Once I felt that I better understood the disease, I gave Dr. Tolley a call. And as I knew he would, Dr. Tolley spent quite a bit of time with me formulating a plan for Speedy. The first thing that we both agreed upon was that Speedy is nearly asymptomatic. Of all the early signs of the disease, the only one that Speedy has is frequent infections, and those are limited to his feet in the form of abscesses. And interestingly, those have all occurred during the seasonal rise of the ACTH levels (late summer through early winter).
Dr. Tolley had three possible explanation for why Speedy's ACTH levels could have risen so dramatically while being treated with Prascend and showing no other clinical signs. A horse with levels like Speedy's should have shown something else to indicate the disease. First, Dr. Tolley posited that Speedy might not be getting the dose.
We talked about how the ranch owner doses Speedy. She stands with him until she hears him crunch it. Even then she watches closely for the "spit out." It happens every once in a while, but she's quick to locate it and pop it back in his mouth. She gives it to him in a place where it can be easily found if he does spit it out.
Speedy isn't the first PPID horse she's managed. Her own mare, Lilly, had PPID for more than 6 years before succumbing to laminitis. The ranch owner is an old hand at effectively delivering the pill. Dr. Tolley agreed that Speedy is more than likely getting his dose.
The second reason that Speedy's ACTH levels might have risen could be due to a "false positive". It is very possible that when Speedy's blood was drawn, he was under a high degree of stress, which we know raises ACTH levels. He had traveled nearly 40 minutes in the trailer, he was worried about Izzy's whereabouts, he was still dealing with a draining abscess, and he was facing the man who always sticks him with needles.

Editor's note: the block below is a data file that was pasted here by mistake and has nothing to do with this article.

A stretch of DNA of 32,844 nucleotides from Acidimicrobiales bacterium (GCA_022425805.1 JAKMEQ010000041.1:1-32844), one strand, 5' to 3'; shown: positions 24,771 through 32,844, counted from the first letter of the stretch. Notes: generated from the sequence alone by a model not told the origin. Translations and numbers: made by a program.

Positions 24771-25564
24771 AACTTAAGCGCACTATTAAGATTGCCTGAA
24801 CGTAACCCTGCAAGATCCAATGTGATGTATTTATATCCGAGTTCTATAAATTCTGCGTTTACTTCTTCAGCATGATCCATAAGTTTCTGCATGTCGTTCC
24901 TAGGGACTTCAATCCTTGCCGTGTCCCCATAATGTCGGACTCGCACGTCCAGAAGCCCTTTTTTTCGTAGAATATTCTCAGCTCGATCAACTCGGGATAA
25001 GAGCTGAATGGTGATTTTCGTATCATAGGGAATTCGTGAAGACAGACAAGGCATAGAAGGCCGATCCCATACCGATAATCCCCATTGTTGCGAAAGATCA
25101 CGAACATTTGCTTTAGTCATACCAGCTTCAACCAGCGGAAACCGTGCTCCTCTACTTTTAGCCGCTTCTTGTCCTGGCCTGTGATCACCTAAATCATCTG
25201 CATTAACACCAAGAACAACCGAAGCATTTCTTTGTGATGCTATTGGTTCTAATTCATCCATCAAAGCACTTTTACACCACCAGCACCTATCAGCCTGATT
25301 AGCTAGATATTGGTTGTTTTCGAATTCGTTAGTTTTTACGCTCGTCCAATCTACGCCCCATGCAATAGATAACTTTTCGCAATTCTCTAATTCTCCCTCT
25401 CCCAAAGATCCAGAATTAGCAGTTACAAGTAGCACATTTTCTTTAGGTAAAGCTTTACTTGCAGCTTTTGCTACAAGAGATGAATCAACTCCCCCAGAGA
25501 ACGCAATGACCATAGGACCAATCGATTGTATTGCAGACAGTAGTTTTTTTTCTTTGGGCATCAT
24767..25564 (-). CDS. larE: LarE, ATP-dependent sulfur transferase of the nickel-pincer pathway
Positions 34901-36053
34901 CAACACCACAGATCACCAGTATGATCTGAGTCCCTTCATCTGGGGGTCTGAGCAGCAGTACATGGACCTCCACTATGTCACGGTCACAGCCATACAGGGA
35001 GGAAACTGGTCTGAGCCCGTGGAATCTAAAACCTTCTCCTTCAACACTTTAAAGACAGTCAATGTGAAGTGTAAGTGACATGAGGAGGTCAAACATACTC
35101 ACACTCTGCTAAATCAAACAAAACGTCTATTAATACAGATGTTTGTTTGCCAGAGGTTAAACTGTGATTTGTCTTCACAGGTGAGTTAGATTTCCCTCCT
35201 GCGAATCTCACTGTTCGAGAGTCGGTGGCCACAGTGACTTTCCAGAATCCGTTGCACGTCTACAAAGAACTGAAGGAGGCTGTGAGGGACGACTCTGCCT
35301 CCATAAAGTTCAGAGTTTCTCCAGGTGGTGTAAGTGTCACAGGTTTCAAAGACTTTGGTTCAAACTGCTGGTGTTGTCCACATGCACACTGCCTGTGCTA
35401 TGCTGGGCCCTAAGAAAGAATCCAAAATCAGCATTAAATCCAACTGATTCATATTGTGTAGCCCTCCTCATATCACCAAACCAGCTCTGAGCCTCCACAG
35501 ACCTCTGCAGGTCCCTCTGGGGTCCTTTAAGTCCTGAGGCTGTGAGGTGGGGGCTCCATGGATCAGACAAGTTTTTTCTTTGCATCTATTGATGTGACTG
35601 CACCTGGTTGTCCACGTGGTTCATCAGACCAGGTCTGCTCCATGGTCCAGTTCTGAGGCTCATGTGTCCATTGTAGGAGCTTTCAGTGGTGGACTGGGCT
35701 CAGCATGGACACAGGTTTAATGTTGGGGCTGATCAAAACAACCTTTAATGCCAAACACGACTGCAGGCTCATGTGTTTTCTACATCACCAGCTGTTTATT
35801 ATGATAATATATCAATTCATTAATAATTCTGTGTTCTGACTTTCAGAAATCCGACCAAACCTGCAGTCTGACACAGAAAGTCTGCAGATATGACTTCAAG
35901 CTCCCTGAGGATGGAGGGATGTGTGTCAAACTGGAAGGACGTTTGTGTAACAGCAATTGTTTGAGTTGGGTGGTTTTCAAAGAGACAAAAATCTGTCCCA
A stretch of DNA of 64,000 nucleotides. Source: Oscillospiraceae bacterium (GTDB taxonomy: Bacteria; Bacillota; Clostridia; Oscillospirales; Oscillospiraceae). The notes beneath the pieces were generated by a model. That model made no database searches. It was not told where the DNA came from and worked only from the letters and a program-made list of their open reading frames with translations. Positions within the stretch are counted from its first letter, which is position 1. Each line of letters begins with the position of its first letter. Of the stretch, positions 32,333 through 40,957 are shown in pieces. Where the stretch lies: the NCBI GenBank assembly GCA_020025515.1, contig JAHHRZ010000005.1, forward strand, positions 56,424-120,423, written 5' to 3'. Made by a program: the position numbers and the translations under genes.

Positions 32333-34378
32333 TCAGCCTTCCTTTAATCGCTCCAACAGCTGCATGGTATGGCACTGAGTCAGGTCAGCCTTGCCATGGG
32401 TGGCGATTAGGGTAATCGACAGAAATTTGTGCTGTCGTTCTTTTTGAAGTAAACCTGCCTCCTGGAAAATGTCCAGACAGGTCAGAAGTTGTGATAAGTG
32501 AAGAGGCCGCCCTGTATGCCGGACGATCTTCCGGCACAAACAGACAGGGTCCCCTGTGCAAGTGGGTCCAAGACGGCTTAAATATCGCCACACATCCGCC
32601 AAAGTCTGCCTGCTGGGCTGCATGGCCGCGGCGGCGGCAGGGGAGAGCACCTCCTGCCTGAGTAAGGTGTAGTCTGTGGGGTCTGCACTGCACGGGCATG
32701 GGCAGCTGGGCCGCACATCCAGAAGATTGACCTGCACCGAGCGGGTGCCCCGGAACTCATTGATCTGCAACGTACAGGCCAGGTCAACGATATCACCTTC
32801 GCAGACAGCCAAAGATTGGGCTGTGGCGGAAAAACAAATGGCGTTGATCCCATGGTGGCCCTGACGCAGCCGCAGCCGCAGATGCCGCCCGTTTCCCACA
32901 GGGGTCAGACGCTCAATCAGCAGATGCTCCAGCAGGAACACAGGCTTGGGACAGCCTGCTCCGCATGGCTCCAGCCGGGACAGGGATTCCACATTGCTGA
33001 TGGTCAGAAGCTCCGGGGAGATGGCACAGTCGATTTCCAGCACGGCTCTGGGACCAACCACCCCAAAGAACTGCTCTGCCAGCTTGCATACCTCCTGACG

The third reason Speedy's ACTH levels might have risen is that his PPID symptoms are unaffected by the 1 mg. dose. This is a worst case scenario as it would suggest that his symptoms might not be controlled by Prascend. For now, we're going to assume his ACTH levels were high due to stress.
The next thing I wanted to know was how confident Dr. Tolley is that Speedy truly has PPID. When asked point blank how confident of his diagnosis was he, Dr. Tolley responded that yes, even though Speedy's symptoms are nearly non-existent, the fact that he has elevated ACTH levels combined with fall and winter abscesses, his diagnosis stands. Was there something else it could be, was there another explanation, should we look at something else? To each question, Dr. Tolley answered no.
Dr. Tolley has never resented my questions. He's never been offended when I've asked for a second opinion or when I've consulted a different medical professional. And in this instance, his response was the same; do more research, ask more questions, consult other doctors. He welcomed my perseverance and thanked me for really thinking about how to approach this disease.
So where does that leave us? First, we decided to reduce the dosage from 2 pills to 1 and a half pills for now. Dr. Tolley wants Speedy to maintain that dose for 90 days. At the beginning of June, he will come out to the ranch and do a blood draw with the intent of lowing Speedy's stress level. Getting the sample back to the hospital quickly will be a slight issue, but he thinks he can do it without affecting the results.